WASHINGTON – Legislation reportedly being developed ahead of Congress' return next week aims to expand the number of illegal immigrants that could become eligible for citizenship beyond the estimated 7 million given the opportunity in a bill that won Senate support earlier this year but fell in the House.
The bill would mark a significant shift in immigration strategy because it would abandon a requirement that would force illegal immigrants to leave the country before they can apply for U.S. citizenship, according to a report Tuesday in the New York Times. Changing that provision would make the initial number of immigrants eligible to apply for citizenship about 10 million or more.
The Times reports that, to gain citizenship, the immigrants would have to maintain employment, pay fines and back taxes and try to learn English. They also would have to pass a criminal or security background check..
The group working on the bill includes Sens. Edward Kennedy, D-Mass., and John McCain, R-Ariz., who pushed hard for this year's failed bill. The Democrat takeover has fueled hopes for new immigration reform.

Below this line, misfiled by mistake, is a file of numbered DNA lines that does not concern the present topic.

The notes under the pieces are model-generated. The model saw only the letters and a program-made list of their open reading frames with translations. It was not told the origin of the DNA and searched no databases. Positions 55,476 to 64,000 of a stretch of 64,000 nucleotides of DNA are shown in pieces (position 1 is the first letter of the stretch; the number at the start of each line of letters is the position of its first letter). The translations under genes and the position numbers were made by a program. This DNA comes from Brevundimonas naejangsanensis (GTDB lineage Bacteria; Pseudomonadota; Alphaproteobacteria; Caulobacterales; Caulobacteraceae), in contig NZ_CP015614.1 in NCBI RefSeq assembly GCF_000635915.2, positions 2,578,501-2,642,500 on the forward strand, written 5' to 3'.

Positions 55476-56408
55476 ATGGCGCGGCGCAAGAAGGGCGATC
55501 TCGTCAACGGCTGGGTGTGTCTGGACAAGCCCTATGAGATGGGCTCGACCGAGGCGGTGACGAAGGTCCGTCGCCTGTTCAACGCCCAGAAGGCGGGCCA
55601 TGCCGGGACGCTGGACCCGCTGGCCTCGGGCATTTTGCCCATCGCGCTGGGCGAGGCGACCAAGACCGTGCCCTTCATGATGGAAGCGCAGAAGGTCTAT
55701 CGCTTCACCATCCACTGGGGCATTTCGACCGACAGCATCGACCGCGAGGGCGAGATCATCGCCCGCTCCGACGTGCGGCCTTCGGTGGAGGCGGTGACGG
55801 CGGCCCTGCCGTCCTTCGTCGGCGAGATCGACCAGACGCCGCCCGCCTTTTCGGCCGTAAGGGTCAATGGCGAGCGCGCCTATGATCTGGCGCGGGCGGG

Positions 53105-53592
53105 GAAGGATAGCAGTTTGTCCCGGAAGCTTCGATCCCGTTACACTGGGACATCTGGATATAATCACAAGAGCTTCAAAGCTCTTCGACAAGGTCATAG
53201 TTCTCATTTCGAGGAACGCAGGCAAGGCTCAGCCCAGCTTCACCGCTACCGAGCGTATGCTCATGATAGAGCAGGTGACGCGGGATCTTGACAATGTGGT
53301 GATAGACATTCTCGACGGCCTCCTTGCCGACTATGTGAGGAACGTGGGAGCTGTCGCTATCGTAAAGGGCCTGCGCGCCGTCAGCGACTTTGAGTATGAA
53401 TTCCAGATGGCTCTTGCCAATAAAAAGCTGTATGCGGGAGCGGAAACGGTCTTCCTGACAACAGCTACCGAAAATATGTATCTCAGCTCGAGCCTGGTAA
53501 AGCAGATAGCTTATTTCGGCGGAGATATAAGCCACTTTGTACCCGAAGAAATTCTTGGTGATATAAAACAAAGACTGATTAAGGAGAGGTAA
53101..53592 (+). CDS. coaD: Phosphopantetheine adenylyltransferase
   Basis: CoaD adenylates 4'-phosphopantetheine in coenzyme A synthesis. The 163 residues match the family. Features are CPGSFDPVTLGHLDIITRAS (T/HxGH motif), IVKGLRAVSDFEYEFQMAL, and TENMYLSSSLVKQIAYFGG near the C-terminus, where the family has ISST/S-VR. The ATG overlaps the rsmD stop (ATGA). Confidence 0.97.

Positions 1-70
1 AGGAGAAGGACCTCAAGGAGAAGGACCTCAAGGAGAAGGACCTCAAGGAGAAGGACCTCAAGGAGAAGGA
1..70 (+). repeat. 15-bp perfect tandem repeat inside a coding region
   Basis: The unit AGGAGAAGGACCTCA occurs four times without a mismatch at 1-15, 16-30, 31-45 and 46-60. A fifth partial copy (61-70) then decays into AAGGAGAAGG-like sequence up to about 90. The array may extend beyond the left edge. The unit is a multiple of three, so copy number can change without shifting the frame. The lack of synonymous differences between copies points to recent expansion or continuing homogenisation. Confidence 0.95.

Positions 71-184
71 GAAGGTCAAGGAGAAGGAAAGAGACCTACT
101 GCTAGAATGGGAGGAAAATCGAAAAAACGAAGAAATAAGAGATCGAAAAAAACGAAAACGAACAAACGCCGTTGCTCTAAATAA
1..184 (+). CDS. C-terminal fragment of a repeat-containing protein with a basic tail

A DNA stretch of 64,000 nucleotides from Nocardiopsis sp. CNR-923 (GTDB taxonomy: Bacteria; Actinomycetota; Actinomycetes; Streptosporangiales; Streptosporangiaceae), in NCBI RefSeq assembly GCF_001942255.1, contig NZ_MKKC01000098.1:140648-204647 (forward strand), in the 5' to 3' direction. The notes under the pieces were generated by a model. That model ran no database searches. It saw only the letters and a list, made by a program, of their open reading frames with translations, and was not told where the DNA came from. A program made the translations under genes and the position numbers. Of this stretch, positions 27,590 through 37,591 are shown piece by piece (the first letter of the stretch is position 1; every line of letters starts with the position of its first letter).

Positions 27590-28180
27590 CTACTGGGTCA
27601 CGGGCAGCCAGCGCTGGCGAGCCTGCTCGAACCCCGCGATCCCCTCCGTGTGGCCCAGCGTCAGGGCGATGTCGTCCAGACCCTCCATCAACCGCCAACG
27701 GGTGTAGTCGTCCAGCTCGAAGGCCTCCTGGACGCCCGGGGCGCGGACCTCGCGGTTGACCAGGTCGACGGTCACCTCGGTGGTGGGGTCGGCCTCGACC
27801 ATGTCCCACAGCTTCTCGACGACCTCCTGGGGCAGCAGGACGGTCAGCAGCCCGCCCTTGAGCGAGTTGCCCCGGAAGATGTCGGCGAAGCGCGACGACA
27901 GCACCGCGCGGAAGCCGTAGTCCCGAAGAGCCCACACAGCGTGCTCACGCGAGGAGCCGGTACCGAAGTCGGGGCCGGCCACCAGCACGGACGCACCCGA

President Bush has indicated he hopes to sign a comprehensive immigration bill in 2007, and while Bush signed a bill earlier this year calling for a 700-mile border fence, the fence — controversial because of doubts about its effectiveness and cost — is likely to be addressed again in the new bill the lawmakers will introduce in the new Congress.
Department of Homeland Security Secretary Michael Chertoff has been fairly neutral on the fence proposal, but he has taken a position strongly in defense of the guest worker program, which he said is one part of the so-called comprehensive solution to immigration problems.
"Only a temporary worker program will give us the ability to deal with that tremendous economic draw, which has time and again over the years defeated all the enforcement measures that the government has placed on the border to try to get security for this country," Chertoff said recently.
Some House Republicans, however, are not receptive to the temporary work program, labeling it as amnesty to lawbreakers. They fought against the issue in the midterm election, and while Republicans lost ground in Congress partly as a result, one senior Republican, Sen. John Cornyn of Texas, said the draft legislation is a non-starter.